Similarly, The Power of the Dog — set, despite its New Zealand shooting location, in the American West — is for most of its runtime confined to the big ranch that Phil and George (Cumberbatch and Plemons) own and operate. George marries Rose (Dunst) and brings her there, along with her waifish teenaged son Peter (Kodi Smit-McPhee). Phil despises both of the ranch’s new residents. But people’s exteriors rarely match what they’re capable of inside. It’s a tale that keeps you guessing, morphing from a Western to a romance to something deliciously dark, a melodrama with a bite.
In both of these movies, the ways we wound one another, and the ways we strike back, take center stage. That focus on human interaction feels natural in an intimate film with few characters. There are no allegories for grand geopolitical concerns or timely events ripped from the headlines here; the modest scope instead prompts directors and actors to dig into characters’ psyches, illuminating and probing the twisted, tricky dynamics that power human relationships. These are movies about hate, and fear, and connection. Which means they are really about love — even when it’s bent out of shape.
Movies that were both conceived and completed beneath the pandemic’s shadow followed this same pattern — and no wonder. Living a relatively privileged pandemic life, with no serious illness or effects on my livelihood, my world narrowed to a slice of what it had been, family and friends relegated to screens and tenuous outdoor meet-ups. As someone who’s always delighted in canceling plans, it was a shock to realize how much I missed people, and the messiness that comes along with relationships. Now, as those relationships are returning, slowly and selectively, it was pleasantly jarring to watch movie after movie that focused on small, deep personal connections. On what we look for and ask for in one another.
Belfast, Kenneth Branagh’s unabashedly sentimental dip into his youthful memories of strife during the Troubles in Northern Ireland, is really a family drama told from a small boy’s perspective. His parents (Jamie Dornan and Caitríona Balfe), Protestant Belfast natives who watch their Catholic neighbors become the target of violence, struggle to keep their family together and decide whether their future lies in Belfast with his grandparents (Judi Dench and Ciarán Hinds) or elsewhere.
The young son, Buddy (Jude Hill), Branagh’s avatar, catches glimpses of the big world outside the family’s corner of Belfast on the TV and at the movies. The movie is in black and white, but Branagh renders whatever they’re watching, from Star Trek and Chitty Chitty Bang Bang to The Man Who Shot Liberty Valance, in color. The stories we watch on screen, Branagh reminds us, are a vibrant reminder to truly live in dark times.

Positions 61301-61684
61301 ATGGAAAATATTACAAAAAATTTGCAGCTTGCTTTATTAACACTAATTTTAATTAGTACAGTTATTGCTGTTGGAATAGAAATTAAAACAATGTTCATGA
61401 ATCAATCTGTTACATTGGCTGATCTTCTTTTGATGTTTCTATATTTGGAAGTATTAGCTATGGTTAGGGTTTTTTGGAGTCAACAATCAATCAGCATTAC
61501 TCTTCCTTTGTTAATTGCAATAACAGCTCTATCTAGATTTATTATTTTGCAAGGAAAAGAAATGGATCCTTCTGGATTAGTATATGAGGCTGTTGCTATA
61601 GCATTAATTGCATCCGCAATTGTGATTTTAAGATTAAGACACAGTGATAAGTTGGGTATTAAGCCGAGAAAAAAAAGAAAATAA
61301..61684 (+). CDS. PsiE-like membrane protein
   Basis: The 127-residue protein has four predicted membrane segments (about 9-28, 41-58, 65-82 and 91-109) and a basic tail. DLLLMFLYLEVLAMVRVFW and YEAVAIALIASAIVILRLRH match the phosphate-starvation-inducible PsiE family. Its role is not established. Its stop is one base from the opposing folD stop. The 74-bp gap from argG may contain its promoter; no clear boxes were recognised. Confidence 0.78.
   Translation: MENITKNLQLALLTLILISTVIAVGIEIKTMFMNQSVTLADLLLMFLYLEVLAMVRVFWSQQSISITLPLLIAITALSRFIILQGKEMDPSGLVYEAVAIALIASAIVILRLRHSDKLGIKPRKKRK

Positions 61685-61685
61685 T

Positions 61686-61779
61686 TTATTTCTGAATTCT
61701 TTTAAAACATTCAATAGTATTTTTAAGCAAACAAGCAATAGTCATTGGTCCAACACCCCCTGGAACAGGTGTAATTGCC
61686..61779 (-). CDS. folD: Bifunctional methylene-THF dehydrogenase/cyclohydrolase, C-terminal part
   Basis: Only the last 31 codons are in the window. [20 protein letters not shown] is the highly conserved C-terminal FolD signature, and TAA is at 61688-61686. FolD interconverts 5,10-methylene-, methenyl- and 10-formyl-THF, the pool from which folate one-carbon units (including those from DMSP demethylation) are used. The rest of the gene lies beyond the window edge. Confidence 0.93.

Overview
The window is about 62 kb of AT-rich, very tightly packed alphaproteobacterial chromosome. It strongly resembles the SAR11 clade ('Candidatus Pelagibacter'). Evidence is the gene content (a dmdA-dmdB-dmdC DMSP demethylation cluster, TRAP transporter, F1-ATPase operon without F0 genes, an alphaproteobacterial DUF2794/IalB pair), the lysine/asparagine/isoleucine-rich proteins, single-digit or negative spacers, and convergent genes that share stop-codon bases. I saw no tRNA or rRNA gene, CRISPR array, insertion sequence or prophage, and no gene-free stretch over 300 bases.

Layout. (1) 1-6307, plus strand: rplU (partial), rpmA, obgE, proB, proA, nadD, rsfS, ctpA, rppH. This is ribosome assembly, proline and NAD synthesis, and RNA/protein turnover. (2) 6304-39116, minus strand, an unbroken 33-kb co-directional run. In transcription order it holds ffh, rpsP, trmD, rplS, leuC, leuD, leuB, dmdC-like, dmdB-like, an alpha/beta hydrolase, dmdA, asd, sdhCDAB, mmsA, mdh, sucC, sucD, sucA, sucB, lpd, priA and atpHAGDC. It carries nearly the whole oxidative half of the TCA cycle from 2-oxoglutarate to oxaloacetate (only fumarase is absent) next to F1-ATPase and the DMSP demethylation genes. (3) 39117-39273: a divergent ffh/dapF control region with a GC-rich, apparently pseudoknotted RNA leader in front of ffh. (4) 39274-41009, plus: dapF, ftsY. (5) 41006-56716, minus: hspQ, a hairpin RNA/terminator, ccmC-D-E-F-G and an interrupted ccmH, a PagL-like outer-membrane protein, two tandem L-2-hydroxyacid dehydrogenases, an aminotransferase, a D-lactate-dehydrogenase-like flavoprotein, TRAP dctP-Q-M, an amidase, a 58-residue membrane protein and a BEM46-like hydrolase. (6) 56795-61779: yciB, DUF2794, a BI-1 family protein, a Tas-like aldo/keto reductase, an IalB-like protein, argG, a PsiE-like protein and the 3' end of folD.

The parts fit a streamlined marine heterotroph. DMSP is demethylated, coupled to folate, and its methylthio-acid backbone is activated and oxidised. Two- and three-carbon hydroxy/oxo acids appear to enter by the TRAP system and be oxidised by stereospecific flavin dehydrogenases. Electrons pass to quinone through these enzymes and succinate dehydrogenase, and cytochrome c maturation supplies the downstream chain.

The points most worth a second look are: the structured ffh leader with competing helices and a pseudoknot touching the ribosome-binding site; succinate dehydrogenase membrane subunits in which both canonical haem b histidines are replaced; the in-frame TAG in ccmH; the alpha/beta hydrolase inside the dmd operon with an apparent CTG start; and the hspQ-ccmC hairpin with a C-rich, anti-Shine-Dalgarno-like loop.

The Guilty, directed by Antoine Fuqua from a script that Nic Pizzolatto based on the 2018 Danish film of the same name, is a breakneck thriller set in one room. Jake Gyllenhaal is Joe, a Los Angeles cop who’s been reassigned to answering 911 calls — the reason doesn’t become clear till the end of the movie — and who becomes enmeshed in one caller’s situation. This setup is a natural logistical fit for pandemic conditions; most of the movie involves Gyllenhaal, alone, yelling into a phone, while a bevy of stars (among them Ethan Hawke, Paul Dano, and Riley Keough) voice the callers on the other end of the line. But it’s also a thematic fit. The problem here is that Joe, perpetually angry and abrasive, is torn between actually caring about people and giving in to his rage. He is trapped, both in his job and in his own head.
A character with similar issues is at the center of Montana Story, though he spends the entire movie nearly comatose on his deathbed. It’s his adult children, Erin (Haley Lu Richardson) and Cal (Owen Teague), who have to return home to the ranch and deal with the fallout. Modest and moving, Montana Story lets the siblings slowly unspool their relationship against the backdrop of an open sky. Erin notes that she was never quite sure, before their dad’s struggles drove his family away and she made her escape from Montana, whether the state’s “big sky” rhetoric wasn’t just propaganda. Were they just as trapped, their future relationships just as stilted, by their angry father and his messed-up life as they would have been in more visibly constrained circumstances?